So I'm tardy again with my weekly farm update. This is already a really busy time of year for us plus we've expanded some of our activities. Here's a quick recap of the week:
Saturday was our best ever day at the farmers' market. Both the number of vendors and the number of visitors have dramatically increased, which is good for everyone. Slowly but surely we're developing relationships with people who are interested in their health, where their food comes from, what goes into their food, and even how livestock is treated. It's exciting to see how the word spreads. Bill even got his photo in the paper. Also, the market now has new hours (which means we have to get up even earlier on Saturday) and has added a weekday evening for people who can't make it on Saturday but can stop by after work.
We still struggle with problems with our goats. We lost two young goats - Camille and one of my favorites, Grace. We typically lose them to intestinal parasites, especially the notorious haemonchus contortus, also known as the barber pole worm. This problem was caused by indiscriminate worming of goats over the years, even goats that did not have a heavy parasite burden (they all have some parasites), which caused the development of parasites that are resistant to the medications to the point that most are no longer effective.
I'm working on an exciting project for the farm - we're going to have what is called a "farm stay," which is where individuals and families can come stay on the farm on the weekend. We have had numerous friends stay in our farm house over the years and they always say how educational and restful it is. So we're going to open up our farm on the weekends, beginning in September (if all goes according to plan).
Our farm interns will be arriving this coming Sunday and we're looking forward to getting to know them and to sharing our philosophy and way of life with them.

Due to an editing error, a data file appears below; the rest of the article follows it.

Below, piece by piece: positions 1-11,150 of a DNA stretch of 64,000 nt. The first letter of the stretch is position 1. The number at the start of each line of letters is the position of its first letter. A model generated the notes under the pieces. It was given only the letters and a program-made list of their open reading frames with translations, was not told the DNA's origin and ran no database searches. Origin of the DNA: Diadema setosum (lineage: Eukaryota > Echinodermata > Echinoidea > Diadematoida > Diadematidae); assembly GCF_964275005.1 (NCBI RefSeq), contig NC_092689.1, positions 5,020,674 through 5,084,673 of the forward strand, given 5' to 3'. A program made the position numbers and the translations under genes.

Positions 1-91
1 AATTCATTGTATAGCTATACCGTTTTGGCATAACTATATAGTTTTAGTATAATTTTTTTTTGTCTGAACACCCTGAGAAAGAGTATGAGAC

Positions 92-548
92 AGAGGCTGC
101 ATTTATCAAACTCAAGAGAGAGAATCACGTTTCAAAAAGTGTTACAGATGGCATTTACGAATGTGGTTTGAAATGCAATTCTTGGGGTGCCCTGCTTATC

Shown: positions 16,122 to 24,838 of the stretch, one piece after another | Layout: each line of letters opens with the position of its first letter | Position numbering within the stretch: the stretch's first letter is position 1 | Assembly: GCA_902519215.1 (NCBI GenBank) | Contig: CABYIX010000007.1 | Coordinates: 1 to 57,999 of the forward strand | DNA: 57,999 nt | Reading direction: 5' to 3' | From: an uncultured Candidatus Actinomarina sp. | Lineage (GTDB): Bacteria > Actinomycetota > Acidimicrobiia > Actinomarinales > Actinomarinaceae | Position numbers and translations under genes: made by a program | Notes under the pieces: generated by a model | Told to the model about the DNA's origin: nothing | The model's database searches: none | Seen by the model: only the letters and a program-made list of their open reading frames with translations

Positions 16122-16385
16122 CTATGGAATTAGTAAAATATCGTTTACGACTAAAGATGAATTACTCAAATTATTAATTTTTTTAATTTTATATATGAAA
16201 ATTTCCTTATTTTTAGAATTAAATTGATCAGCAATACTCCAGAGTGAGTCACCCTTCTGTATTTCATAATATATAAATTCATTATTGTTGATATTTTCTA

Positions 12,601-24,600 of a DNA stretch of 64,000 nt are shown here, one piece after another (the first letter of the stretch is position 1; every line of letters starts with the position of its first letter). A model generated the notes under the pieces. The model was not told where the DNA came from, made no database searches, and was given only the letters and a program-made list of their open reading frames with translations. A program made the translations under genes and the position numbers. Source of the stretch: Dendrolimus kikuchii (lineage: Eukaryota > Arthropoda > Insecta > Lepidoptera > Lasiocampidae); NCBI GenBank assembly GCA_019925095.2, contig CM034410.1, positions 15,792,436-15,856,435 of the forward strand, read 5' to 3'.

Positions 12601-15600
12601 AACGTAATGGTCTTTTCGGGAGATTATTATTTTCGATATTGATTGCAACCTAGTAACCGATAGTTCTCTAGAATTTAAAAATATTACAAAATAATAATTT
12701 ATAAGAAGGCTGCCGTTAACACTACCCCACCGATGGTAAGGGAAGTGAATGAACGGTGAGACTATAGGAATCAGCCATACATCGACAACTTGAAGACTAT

In November, I will once again take part in a holiday craft bazaar so I've started making more aprons. Here's a sneak peak of some of the fabrics I've chosen:
We have some sunflowers coming in! Although Bill has planted some in one of our gardens, a number of them are "volunteers" from seed that has fallen from our bird feeder or that birds have dropped:
Even Sunday was a busy day for us - despite the fact that I slept in a bit. While Bill tended to the gardens, I spent time making several loaves of bread, croutons from leftover bread, weeded our front flowerbed (this weather was turning it into a lawn, with crabgrass growing everywhere), sewing aprons, cleaning, doing some research on farm stays, and planning the week ahead.
I got some fun news for last week. I won a book, The Good Life Lab: Radical Experiments in Hands-On Living, through a giveaway on EcoGrrl's blog. (I almost missed this one because I had gotten so far behind in my blog reading!) Aimee, the woman behind the blog is a self-described urban homesteader with a eye towards environmentalism and sustainability. I suggest you head over to her blog and check it out. I have to say, reading her blog often makes me envious because she lives in Portland, Oregon, such an amazing progressive place. I have to remind myself that it's also exciting to be an agent of change in our own region, despite how lonely and frustrating it can sometimes be.
Our busy-ness has kept me from learning about the camera function on my new phone, so I'm using the same old camera as always. I hope to change this soon.
Have a great week!